edoc

Extending Halogen-based Medicinal Chemistry to Proteins: IODO-INSULIN AS A CASE STUDY

El Hage, Krystel and Pandyarajan, Vijay and Phillips, Nelson B. and Smith, Brian J. and Menting, John G. and Whittaker, Jonathan and Lawrence, Michael C. and Meuwly, Markus and Weiss, Michael A.. (2016) Extending Halogen-based Medicinal Chemistry to Proteins: IODO-INSULIN AS A CASE STUDY. Journal of Biological Chemistry, 291 (53). pp. 27023-27041.

[img]
Preview
PDF - Published Version
5Mb

Official URL: http://edoc.unibas.ch/53177/

Downloads: Statistics Overview

Abstract

Insulin, a protein critical for metabolic homeostasis, provides a classical model for protein design with application to human health. Recent efforts to improve its pharmaceutical formulation demonstrated that iodination of a conserved tyrosine (Tyr(B26)) enhances key properties of a rapid-acting clinical analog. Moreover, the broad utility of halogens in medicinal chemistry has motivated the use of hybrid quantum- and molecular-mechanical methods to study proteins. Here, we (i) undertook quantitative atomistic simulations of 3-[iodo-Tyr(B26)]insulin to predict its structural features, and (ii) tested these predictions by X-ray crystallography. Using an electrostatic model of the modified aromatic ring based on quantum chemistry, the calculations suggested that the analog, as a dimer and hexamer, exhibits subtle differences in aromatic-aromatic interactions at the dimer interface. Aromatic rings (Tyr(B16), Phe(B24), Phe(B25), 3-I-Tyr(B26), and their symmetry-related mates) at this interface adjust to enable packing of the hydrophobic iodine atoms within the core of each monomer. Strikingly, these features were observed in the crystal structure of a 3-[iodo-Tyr(B26)]insulin analog (determined as an R6 zinc hexamer). Given that residues B24-B30 detach from the core on receptor binding, the environment of 3-I-Tyr(B26) in a receptor complex must differ from that in the free hormone. Based on the recent structure of a "micro-receptor" complex, we predict that 3-I-Tyr(B26) engages the receptor via directional halogen bonding and halogen-directed hydrogen bonding as follows: favorable electrostatic interactions exploiting, respectively, the halogen's electron-deficient σ-hole and electronegative equatorial band. Inspired by quantum chemistry and molecular dynamics, such "halogen engineering" promises to extend principles of medicinal chemistry to proteins.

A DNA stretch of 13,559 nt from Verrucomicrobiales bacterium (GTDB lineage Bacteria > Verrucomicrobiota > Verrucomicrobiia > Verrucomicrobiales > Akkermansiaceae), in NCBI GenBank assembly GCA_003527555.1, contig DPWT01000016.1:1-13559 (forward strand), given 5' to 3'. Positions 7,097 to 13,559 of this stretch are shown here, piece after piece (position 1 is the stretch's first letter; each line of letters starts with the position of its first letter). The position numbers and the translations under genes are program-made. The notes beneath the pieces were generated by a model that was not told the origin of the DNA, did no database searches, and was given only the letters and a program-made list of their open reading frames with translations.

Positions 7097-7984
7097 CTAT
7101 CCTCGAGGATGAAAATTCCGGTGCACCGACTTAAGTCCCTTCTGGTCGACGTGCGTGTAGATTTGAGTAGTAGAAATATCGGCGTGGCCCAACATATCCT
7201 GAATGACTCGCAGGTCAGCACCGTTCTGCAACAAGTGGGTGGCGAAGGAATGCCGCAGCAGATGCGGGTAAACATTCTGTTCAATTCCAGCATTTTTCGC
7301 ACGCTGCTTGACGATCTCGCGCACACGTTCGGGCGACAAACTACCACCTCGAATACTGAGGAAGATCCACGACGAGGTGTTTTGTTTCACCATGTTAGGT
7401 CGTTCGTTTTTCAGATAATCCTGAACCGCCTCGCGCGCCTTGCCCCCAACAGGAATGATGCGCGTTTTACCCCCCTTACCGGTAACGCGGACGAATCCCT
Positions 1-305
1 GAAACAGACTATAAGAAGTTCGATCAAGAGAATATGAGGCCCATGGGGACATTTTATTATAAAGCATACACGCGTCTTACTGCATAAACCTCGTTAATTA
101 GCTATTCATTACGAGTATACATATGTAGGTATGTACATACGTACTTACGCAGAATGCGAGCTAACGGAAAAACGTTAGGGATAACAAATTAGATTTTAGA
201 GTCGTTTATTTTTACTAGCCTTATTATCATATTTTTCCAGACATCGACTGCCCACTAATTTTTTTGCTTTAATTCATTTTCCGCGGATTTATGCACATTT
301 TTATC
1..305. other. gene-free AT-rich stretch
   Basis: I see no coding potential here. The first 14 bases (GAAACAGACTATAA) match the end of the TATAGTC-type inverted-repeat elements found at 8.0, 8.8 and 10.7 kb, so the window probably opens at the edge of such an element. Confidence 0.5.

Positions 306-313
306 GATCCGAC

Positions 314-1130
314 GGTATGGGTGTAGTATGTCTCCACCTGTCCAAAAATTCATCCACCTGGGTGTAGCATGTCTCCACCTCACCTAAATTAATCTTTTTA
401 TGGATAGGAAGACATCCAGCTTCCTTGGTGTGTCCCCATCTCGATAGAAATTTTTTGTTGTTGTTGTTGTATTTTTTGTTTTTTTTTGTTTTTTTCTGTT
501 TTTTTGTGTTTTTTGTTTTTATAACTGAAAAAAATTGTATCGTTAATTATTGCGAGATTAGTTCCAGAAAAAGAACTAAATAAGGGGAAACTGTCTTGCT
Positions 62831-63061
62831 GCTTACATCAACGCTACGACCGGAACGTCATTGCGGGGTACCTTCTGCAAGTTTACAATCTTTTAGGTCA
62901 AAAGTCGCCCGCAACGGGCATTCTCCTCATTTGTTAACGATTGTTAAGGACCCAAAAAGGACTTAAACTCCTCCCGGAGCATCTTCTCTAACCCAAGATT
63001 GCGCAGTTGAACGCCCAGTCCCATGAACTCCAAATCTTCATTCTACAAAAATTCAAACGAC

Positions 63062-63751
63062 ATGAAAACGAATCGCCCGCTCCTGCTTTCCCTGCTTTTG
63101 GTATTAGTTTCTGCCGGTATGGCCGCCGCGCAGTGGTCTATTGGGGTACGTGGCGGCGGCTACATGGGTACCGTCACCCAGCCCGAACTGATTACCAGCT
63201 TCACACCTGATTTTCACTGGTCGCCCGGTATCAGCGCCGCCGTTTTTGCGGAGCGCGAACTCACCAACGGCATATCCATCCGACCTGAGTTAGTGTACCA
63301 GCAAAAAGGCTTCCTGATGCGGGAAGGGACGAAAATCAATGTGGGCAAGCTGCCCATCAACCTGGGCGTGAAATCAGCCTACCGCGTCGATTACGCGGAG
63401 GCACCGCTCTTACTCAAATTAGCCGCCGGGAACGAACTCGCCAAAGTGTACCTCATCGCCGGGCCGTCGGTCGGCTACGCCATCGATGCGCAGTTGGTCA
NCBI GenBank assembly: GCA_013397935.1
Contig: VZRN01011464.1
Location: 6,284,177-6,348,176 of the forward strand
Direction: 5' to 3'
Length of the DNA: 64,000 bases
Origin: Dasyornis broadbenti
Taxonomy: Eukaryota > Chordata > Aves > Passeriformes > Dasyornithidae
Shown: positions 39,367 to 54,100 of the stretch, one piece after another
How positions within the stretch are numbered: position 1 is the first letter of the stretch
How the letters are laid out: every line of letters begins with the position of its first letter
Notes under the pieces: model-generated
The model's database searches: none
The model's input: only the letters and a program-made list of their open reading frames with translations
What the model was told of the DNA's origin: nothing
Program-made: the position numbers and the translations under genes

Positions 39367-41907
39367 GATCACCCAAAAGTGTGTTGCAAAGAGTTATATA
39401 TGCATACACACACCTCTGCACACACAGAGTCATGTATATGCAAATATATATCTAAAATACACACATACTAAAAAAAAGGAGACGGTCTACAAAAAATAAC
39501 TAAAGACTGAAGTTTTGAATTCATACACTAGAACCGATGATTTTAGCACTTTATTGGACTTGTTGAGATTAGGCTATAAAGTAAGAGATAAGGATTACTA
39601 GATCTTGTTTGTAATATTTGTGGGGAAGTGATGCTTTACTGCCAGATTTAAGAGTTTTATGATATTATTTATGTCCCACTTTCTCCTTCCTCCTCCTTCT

Faculties and Departments:05 Faculty of Science > Departement Chemie > Chemie > Physikalische Chemie (Meuwly)
UniBasel Contributors:Meuwly, Markus
Item Type:Article, refereed
Publisher:American Society for Biochemistry and Molecular Biology
ISSN:0021-9258
e-ISSN:1083-351X
Note:Publication type according to Uni Basel Research Database: Journal article -- The final publication is available at Journal of Biological Chemistry, see DOI link.
Language:English
Identification Number:
Last Modified:21 Nov 2017 11:42
Deposited On:25 Jan 2017 10:28

Repository Staff Only: item control page